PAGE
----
Pardon the interruption…

    But had to share this. I love my husband. I’ve loved him on and off for 23 years of marriage and 27 years together. He’s a creature of habit. Once he likes something he sticks with it.

    Can you guess what he likes currently?

    Rao’s, we have a problem.

    I think I’ve told you all before that growing up we only had Ragu Traditional. I had Saturday morning spaghetti while watching cartoons – The Smurf’s usually. Why breakfast? I dunno. My Indian mother didn’t know too much about pasta hours I guess.

    But this is where we are now. Rao’s for the whole town. You want to try another type of sauce? Too bad. This is what you’re having at our house.

    Also – I didn’t line them up like little soldiers for this photo. This is how I found the cabinet.

    Send help, or maybe a nice pesto we can have for a change.

    Greek dump dip

    1. It doesn’t need refrigeration
    2. You can make the topping the night before or 5 min before
    3. It’s 100% store bought ingredients because I love you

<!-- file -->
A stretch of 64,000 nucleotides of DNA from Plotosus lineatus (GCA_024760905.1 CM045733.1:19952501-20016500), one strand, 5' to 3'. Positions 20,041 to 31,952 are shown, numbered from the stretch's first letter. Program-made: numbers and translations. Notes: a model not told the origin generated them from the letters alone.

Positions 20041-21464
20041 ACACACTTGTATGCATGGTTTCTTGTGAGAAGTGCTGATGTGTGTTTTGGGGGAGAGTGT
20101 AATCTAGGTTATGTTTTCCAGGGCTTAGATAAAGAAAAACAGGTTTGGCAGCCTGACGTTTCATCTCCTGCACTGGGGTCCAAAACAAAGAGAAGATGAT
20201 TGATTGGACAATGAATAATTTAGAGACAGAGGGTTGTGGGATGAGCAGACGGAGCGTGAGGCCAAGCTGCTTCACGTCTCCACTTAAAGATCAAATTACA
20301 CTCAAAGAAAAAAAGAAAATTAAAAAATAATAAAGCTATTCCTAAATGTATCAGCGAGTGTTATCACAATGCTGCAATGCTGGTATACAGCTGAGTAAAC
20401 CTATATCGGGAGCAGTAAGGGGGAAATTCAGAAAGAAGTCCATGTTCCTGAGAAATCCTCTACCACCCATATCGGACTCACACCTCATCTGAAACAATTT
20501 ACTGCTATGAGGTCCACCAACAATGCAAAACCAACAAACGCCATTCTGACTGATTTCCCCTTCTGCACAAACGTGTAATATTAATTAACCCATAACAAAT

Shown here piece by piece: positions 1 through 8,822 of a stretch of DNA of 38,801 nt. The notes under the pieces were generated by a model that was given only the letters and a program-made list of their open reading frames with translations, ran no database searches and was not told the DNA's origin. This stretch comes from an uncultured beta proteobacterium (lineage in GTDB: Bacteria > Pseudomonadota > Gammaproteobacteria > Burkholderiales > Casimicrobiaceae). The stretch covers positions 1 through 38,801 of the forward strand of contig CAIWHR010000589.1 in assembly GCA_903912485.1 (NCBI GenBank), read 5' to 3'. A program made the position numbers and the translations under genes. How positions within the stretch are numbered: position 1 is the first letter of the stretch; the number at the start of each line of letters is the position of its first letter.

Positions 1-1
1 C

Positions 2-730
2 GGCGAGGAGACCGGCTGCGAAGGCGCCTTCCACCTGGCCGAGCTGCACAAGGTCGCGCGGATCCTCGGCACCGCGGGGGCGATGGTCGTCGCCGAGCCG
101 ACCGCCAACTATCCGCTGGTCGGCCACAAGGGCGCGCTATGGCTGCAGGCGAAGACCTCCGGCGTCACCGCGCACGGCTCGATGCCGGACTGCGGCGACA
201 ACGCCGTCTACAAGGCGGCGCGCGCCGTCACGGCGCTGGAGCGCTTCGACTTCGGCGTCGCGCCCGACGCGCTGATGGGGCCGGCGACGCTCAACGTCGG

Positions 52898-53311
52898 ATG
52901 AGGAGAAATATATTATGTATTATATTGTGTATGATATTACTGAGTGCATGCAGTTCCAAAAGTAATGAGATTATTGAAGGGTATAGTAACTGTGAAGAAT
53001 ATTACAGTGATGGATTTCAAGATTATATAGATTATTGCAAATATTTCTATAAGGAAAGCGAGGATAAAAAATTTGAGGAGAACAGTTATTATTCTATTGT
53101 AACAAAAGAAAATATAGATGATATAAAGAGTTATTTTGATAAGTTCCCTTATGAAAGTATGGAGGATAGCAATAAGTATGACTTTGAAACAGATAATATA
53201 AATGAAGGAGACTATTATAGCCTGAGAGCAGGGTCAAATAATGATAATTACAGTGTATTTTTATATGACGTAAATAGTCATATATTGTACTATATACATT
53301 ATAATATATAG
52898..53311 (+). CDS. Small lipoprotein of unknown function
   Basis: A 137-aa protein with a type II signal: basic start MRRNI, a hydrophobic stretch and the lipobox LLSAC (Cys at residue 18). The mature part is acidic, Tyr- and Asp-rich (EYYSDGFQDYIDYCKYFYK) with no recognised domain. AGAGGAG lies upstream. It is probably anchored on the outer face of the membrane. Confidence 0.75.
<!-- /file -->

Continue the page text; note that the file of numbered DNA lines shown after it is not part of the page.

4. It’s vegetarian for all those people in your life pretending to not eat bacon this year
    5. You could remove the cheese and the joy and make it vegan
    6. Someone’s already bringing the chicken buffalo dip so you might as well make this

    It’s as easy as:

    • One large tub of hummus, I used Sabra – or make your own (show-off)
    • One large English cucumber
    • One bunch mint
    • One bunch regular old parsley
    • Olive, feta mix from grocery store salad bar (or just buy black, green olives and feta)
    • Salt
    • Good olive oil (like Martha Stewart good, not Guy Fieri good)

    Chop everything but the hummus into a small dice. I like to remove the middle of the cucumbers, because even the English ones have some seeds in it.

    Grab a platter you’ll leave at the bbq and pick up months later, put a thick layer of hummus on and dump the topping on top.

    Drizzle with olive oil

    Ina Garten and Smitten Kitchen both have versions of this recipe (incase you are overly impressed at my creativity).

    Enjoy and happy weekend!